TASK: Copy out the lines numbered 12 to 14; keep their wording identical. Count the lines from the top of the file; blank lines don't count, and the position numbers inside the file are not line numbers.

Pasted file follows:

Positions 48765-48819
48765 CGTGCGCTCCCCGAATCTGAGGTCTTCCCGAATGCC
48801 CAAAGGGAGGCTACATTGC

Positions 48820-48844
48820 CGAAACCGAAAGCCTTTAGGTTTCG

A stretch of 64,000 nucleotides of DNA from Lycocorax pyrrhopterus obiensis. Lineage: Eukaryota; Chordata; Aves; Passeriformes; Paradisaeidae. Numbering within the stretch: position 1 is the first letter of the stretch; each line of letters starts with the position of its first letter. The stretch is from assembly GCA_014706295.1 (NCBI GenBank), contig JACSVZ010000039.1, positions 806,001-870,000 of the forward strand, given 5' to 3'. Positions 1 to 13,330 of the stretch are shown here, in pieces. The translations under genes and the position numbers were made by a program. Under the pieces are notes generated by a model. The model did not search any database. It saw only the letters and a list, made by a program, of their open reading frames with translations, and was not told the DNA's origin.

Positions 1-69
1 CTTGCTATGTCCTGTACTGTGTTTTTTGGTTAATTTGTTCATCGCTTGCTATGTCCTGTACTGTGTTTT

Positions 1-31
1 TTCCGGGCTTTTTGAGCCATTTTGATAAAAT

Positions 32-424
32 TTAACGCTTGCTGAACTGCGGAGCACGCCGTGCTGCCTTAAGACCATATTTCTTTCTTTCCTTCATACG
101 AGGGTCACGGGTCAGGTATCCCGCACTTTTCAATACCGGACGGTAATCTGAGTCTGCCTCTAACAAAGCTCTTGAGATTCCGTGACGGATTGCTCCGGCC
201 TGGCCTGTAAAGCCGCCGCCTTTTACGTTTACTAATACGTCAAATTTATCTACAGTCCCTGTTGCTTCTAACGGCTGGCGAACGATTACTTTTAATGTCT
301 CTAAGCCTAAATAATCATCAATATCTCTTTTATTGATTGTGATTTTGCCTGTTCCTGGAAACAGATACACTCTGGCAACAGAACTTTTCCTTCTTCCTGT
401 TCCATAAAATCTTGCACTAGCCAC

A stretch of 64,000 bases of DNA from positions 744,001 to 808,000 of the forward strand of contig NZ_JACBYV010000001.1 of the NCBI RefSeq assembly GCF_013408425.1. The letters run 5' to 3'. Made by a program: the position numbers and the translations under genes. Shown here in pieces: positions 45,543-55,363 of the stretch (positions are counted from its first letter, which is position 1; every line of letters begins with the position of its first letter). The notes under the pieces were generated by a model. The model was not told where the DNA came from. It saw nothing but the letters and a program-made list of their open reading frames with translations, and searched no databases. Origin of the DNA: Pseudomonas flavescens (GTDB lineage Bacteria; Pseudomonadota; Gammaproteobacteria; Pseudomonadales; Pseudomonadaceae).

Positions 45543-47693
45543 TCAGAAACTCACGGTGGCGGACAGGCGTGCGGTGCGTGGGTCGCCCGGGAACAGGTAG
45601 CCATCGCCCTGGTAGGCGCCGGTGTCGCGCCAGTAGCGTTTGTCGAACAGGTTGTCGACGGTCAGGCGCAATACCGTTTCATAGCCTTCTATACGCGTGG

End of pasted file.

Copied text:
32 TTAACGCTTGCTGAACTGCGGAGCACGCCGTGCTGCCTTAAGACCATATTTCTTTCTTTCCTTCATACG
101 AGGGTCACGGGTCAGGTATCCCGCACTTTTCAATACCGGACGGTAATCTGAGTCTGCCTCTAACAAAGCTCTTGAGATTCCGTGACGGATTGCTCCGGCC
201 TGGCCTGTAAAGCCGCCGCCTTTTACGTTTACTAATACGTCAAATTTATCTACAGTCCCTGTTGCTTCTAACGGCTGGCGAACGATTACTTTTAATGTCT